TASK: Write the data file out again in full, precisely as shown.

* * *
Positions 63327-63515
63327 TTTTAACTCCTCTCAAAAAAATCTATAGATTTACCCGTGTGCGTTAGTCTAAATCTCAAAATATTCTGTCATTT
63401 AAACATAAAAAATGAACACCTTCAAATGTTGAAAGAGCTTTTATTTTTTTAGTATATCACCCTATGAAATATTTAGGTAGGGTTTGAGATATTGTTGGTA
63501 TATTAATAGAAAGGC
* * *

Positions 63327-63515
63327 TTTTAACTCCTCTCAAAAAAATCTATAGATTTACCCGTGTGCGTTAGTCTAAATCTCAAAATATTCTGTCATTT
63401 AAACATAAAAAATGAACACCTTCAAATGTTGAAAGAGCTTTTATTTTTTTAGTATATCACCCTATGAAATATTTAGGTAGGGTTTGAGATATTGTTGGTA
63501 TATTAATAGAAAGGC